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Ex-Westchester Schools Director Pleads Guilty To Accepting $150K In Bribes

White Plains Federal Court.
White Plains Federal Court. Photo Credit: File

A former schools director in Westchester who was embroiled in a four-year corruption scheme pleaded guilty in White Plains Federal Court on Tuesday in connection with a scheme to solicit bribes from an outside contractor to channel school district business to the contractor’s company.

John C. Gallagher, the former director of environmental services for the City School District of New Rochelle, faces up to 10 years in prison after pleading guilty to one count of bribery.

“As he admitted today, John Gallagher demanded and received more than $150,000 in cash bribes from a contractor for the school district where Gallagher worked," said Joon H. Kim, the Acting United States Attorney for the Southern District of New York. "As a school district employee, Gallagher was a public servant, whose job it was to do what was in the best interest of schoolchildren and taxpayers.

"Instead, Gallagher corruptly did what was in his own interests, lining his pockets with bribes. Combatting public corruption at all levels in government remains one of the Office’s top priorities.”

The City School District of New Rochelle, which receives federal benefits significantly in excess of $10,000 each year, has a Buildings and Grounds Department. It is responsible for, among other things, maintenance and repair of facilities used by the School District to educate the children. To do certain maintenance and repair work, the School District uses outside contractors.

Among the outside contractors used by the school district are companies with specialties – in, for example, masonry, electrical work, plumbing, and carpentry – sometimes referred to as “bid vendors” or “time and materials” contractors.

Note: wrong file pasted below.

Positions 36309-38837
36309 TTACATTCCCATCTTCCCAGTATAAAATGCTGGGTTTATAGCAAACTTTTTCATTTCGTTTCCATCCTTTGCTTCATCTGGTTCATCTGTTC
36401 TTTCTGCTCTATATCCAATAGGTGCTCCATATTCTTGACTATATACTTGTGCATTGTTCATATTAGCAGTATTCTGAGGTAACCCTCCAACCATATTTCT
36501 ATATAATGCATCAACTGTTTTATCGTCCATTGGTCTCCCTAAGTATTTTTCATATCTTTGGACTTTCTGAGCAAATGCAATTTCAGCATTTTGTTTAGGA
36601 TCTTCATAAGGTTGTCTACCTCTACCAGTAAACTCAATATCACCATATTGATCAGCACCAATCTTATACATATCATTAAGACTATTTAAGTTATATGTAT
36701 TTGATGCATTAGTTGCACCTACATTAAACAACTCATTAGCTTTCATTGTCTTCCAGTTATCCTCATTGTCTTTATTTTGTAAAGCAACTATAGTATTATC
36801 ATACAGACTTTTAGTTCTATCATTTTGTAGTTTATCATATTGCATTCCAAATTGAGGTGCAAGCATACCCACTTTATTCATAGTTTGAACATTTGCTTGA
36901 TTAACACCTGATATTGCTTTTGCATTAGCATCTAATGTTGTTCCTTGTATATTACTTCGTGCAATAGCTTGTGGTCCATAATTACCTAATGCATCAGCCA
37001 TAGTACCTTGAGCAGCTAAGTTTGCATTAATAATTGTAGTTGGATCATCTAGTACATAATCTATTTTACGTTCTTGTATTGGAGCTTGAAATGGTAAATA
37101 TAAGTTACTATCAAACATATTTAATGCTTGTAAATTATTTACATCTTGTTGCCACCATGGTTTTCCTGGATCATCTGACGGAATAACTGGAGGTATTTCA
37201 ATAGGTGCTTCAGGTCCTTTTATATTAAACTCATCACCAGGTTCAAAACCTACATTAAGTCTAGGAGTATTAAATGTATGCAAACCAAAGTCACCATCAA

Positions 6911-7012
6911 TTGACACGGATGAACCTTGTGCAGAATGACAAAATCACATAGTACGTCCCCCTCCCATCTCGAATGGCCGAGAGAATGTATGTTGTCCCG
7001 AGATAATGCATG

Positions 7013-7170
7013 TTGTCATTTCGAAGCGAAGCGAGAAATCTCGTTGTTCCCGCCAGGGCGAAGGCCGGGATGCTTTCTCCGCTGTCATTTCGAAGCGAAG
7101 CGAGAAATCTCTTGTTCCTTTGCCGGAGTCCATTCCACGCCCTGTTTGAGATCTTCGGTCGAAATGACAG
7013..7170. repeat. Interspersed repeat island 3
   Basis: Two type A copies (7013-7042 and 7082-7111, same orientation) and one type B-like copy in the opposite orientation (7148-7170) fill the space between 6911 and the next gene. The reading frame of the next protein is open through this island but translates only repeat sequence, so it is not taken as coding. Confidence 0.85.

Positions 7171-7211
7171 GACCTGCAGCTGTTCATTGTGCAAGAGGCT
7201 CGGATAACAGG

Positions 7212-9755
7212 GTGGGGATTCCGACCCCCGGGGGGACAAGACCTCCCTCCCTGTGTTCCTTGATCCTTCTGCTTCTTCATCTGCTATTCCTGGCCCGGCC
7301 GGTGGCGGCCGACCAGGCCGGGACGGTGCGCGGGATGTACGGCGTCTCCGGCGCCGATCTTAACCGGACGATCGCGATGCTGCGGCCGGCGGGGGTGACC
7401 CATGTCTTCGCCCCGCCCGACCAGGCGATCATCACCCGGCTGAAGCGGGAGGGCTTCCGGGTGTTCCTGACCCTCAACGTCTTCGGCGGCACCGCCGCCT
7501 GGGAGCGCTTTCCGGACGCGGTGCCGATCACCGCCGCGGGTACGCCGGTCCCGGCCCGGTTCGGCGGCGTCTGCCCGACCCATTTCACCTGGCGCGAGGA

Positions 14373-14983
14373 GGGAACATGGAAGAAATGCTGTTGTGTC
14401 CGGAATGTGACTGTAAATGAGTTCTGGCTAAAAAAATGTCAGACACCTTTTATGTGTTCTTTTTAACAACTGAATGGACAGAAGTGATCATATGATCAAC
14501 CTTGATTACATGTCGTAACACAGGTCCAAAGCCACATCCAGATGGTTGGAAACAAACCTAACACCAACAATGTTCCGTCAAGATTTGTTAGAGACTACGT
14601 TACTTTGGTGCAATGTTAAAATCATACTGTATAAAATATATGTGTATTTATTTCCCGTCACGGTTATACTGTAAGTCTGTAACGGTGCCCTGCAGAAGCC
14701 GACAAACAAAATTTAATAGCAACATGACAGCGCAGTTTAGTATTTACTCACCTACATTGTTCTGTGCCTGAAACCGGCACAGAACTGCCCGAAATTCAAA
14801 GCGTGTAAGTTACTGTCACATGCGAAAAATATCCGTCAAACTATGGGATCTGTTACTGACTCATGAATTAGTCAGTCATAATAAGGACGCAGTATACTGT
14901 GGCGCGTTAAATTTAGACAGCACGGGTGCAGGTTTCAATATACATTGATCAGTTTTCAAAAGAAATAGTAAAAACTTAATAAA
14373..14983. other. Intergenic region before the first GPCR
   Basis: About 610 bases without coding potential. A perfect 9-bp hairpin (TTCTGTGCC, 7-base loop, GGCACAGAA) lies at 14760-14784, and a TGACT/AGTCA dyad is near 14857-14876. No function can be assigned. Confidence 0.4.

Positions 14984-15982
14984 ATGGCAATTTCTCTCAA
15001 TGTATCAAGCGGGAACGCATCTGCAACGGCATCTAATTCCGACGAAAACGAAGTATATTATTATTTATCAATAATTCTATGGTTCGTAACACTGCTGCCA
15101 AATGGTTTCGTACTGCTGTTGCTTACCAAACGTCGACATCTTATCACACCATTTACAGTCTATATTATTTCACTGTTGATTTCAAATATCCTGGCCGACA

These contractors bid annually, using set rates, and if awarded contracts, are paid by the school district to handle any projects within the contractors’ specialties that do not exceed a certain threshold cost. (As of 2009, that amount, per New York State law, was $35,000.)

A more costly project that exceeds the threshold is offered for bid and awarded to the lowest responsible bidder, unless the project is deemed a health and safety emergency (i.e., a major plumbing leak during the school year), in which case, the time and materials vendor may be asked to do the job, regardless of the cost.

As director of environmental services overseeing the school district’s buildings and grounds, the 53-year-old Gallagher had influence over which contractors were awarded work by the School District, and over whether, when, and how contractors were assigned work and paid for work, Kim said.

Mauro Zonzini owned and wholly controlled a construction company in Westchester County that contracted with the school district to do masonry work, and was hired each year by the district as its time and materials contractor for masonry work, Kim said.

From in or about 2009 through in or about 2013, Gallagher engaged in a corrupt, criminal scheme, in which he solicited, demanded, and accepted bribes in the form of cash payments, intending to be influenced and rewarded in connection with the school district’s business and transactions with the company, according to Kim.

Kim said that the bribe payments that Gallagher solicited, demanded, and accepted were paid by Zonzini.

Routinely, after the school district paid the company for work performed, Gallagher and Zonzini met in a parking lot where Zonzini provided Gallagher with a kickback in the amount of 10 percent of the payment the company had received from the school district, KIm said.

Gallagher received dozens of cash bribe payments from Zonzini over the course of at least approximately four years, which together amounted to more than $150,000, according to Kim.

To avoid detection of his corrupt scheme, Gallagher concealed the cash bribe payments he received from Zonzini, and admitted during a secretly recorded conversation, by keeping the payments “in my car or in my trunk," according to Kim.

In some instances, he used the cash to make payments directly toward living expenses, without depositing it in his bank account, noted Kim.

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